Vicari's Journey to Continue Family Legacy in Medical Physics

undergraduate student Matthew Vicari
My gym got a new atlas stone (a big sphere of concrete) that looks an awful lot like Mars, so I figure it would be a great fit for the Physics and Astronomy department for me to lift up the "Mars Stone" on my shoulder.

Student Spotlight with physics undergraduate student Matthew Vicari.

Why did you choose LSU?

“I am born and bred Baton Rouge. I take a lot of pride in my state. LSU also offers one of the best medical physics programs in the country. Choosing LSU was the easiest choice I’ve made.”

Where did you draw your motivation to pursue a physics degree?

"I knew I wanted to pursue something in the medical field (as many in my family have), but I was also interested in fields like electronics and computer science. Once I learned about the field of medical physics, I made my decision to start my journey at Baton Rouge Community College, and a few years later, here I am!"

What influenced your academic journey toward medical physics?

“My plan is to practice at Mary Bird Perkins Cancer Center here in Baton Rouge. My grandfather, Dr. David D. Kahn, was an oncologist and Board Member of Mary Bird Perkins (1973-84) and emeritus director, in addition to founding the **Hospice Foundation of Greater Baton Rouge. So, it seems natural for me to continue his legacy of providing the best cancer treatment and peace of mind to those suffering from this terrifying disease. The journey to becoming a medical physicist is a long and difficult path, but with the support of my professors, and being awarded the ‘Barbara and Barry Coon Physics & Astronomy Scholarship,’ I know it is a journey I will complete.”

PhD 1966 alumnus Barry Coon is a retired Vice President at Conoco Phillips. Coon and his wife, Barbara, set up a scholarship through the LSU Foundation to support physics students, with a preference given to students expressing an interest in applying their skills to a private sector career.

What is your greatest accomplishment so far (or what are you most proud of?)

“It has to be getting a high score on my nuclear science final exam. If you know Professor T. Gregory Guzik, you know he’s going to really test to see if you know what you’re talking about. That exam was a nightmare, and I went through a roller coaster of emotions on that one. I thought that exam would be the end of my physics journey, but thankfully persistence and stubbornness run in the Vicari family. It was a real David and Goliath moment for me!”

Do you have a particularly inspiring LSU professor/mentor or class?

Dr. Dana Browne is my idea of what a great professor is. He really wants the best for his students, and he is more than happy to talk your ears off about amateur radio and the weather ballooning program (LaACES). When I was completely overwhelmed by my LaACES project, he reached out with a helping hand, and offered some words of encouragement to keep me moving forward.”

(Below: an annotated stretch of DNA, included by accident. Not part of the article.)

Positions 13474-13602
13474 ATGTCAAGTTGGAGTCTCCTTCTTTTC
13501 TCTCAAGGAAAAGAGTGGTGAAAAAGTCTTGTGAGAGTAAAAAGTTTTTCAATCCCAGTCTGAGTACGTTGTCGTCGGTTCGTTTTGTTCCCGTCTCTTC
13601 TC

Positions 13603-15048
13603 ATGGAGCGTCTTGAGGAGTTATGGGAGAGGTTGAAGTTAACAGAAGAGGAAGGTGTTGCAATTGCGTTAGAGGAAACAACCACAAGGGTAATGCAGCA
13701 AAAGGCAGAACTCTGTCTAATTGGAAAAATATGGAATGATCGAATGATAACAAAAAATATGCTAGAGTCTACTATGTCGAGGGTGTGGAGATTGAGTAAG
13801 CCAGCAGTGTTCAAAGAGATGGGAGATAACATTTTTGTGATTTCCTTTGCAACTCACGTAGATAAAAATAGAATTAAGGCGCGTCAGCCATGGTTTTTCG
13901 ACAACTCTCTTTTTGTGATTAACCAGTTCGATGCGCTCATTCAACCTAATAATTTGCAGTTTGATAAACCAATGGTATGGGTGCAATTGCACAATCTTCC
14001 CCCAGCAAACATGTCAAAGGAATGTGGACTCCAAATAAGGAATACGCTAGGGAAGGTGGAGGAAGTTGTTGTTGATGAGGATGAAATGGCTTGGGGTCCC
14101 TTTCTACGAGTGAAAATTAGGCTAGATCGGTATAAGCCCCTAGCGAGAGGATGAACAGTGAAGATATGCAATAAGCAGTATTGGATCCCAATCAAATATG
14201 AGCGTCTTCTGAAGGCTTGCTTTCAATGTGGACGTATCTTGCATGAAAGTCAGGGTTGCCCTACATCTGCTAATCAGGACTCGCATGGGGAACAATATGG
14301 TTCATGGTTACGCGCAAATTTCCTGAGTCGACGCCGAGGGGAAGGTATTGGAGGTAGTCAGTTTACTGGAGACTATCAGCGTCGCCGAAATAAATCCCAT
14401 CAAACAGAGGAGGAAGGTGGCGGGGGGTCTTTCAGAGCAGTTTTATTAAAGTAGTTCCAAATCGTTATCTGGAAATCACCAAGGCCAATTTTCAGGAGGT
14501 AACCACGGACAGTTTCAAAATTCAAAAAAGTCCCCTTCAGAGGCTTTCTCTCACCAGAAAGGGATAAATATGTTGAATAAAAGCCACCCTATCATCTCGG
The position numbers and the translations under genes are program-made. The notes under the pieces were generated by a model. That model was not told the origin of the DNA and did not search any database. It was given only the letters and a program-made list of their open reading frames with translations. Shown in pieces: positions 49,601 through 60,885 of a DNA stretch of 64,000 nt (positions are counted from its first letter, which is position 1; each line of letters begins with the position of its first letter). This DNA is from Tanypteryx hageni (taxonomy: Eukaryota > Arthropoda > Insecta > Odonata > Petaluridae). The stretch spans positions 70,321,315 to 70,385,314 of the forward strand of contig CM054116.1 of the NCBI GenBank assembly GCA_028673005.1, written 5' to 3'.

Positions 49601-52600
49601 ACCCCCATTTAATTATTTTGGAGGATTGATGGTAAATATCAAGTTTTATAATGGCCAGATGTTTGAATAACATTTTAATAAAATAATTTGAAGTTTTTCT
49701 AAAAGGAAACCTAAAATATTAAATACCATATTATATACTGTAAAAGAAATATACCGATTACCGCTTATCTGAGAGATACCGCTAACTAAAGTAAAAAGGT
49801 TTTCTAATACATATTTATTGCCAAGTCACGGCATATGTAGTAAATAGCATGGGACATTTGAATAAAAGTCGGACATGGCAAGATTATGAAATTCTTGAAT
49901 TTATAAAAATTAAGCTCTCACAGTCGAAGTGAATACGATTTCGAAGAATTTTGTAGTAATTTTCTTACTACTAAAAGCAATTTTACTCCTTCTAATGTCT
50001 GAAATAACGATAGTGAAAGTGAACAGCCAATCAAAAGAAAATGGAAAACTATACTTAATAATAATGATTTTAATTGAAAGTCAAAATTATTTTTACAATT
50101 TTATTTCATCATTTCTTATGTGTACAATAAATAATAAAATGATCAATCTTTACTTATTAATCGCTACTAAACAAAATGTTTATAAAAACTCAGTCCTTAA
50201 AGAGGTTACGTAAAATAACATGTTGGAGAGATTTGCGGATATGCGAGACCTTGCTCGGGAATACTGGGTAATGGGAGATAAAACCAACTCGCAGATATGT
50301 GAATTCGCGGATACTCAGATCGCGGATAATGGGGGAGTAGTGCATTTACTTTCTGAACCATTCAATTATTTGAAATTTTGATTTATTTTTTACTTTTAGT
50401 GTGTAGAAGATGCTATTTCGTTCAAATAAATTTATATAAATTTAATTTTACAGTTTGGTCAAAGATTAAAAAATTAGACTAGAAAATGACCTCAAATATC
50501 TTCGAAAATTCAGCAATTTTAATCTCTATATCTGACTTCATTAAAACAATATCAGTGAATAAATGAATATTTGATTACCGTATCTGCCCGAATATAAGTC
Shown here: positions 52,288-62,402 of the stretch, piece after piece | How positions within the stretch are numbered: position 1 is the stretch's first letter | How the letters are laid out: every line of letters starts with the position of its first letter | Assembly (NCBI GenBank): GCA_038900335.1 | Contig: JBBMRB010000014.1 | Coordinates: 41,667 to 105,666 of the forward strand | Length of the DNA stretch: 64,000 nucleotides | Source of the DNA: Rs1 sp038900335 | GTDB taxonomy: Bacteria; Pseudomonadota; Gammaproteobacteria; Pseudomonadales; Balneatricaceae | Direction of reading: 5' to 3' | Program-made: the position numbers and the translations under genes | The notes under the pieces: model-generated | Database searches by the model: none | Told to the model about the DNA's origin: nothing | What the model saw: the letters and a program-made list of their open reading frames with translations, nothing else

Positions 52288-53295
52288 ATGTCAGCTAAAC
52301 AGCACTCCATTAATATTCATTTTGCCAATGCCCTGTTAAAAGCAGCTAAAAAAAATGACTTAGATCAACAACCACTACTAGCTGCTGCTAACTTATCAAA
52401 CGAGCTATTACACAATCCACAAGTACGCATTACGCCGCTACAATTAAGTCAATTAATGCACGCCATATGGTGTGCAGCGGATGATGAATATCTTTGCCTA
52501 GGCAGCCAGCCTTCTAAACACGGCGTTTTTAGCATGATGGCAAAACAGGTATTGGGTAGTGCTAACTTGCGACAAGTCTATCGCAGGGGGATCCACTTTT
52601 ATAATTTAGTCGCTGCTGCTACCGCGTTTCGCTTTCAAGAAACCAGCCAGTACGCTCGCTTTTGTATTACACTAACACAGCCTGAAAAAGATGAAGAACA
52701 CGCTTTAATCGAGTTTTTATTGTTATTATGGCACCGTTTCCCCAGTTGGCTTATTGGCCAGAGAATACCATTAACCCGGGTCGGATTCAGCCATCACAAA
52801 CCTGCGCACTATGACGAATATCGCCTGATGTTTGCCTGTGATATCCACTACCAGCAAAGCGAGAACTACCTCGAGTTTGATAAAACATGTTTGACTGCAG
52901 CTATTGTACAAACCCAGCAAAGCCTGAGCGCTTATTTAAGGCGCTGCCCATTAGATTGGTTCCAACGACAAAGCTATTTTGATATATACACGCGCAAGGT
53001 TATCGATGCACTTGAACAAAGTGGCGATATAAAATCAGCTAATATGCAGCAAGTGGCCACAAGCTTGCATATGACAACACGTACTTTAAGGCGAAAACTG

What activities, clubs, research projects, etc. have you been involved in at LSU?

“I recently finished the LaACES program, led by Dr. Greg Guzik, which taught me invaluable skills in project management and computer science. Computer science is a critical skill for medical physics, because the field relies heavily on simulations to ensure patient safety and treatment effectiveness.” Read about the LaACES team’s latest activity.

How have you been adjusting to this new remote learning environment?

“It’s been very challenging having to make my house my learning environment. Nicholson Hall gives me a great place to study and do homework because it is free of distraction. I’ve had to make some drastic changes to my home environment so that I can stay focused on my schoolwork.”

What advice would you give current LSU physics students?

“If you are having trouble focusing at home, identify the biggest sources of distraction and get rid of them. My desktop PC was the biggest source of distraction for me (video games), so I disconnected it and put it away in my closet. I now only use my laptop and I sit in my living room instead of my bedroom while attending class or working on schoolwork.”

**The creation of Hospice Foundation of Greater Baton Rouge was the vision of founders Don Berlin, Dr. David Kahn, and Dr. David Lion. Mr. Berlin and Dr. Lion both suffered from terminal cancer. Wishing to pass-away at their homes, Mr. Berlin's and Dr. Lion's oncologist, Dr. Kahn, sought for the inception of Hospice Foundation of Greater Baton Rouge in 1984. Once the Foundation came into being, they hired a small staff consisting of a nurse and a social worker in order to commence providing for direct patient care.

Mimi LaValle

LSU Physics & Astronomy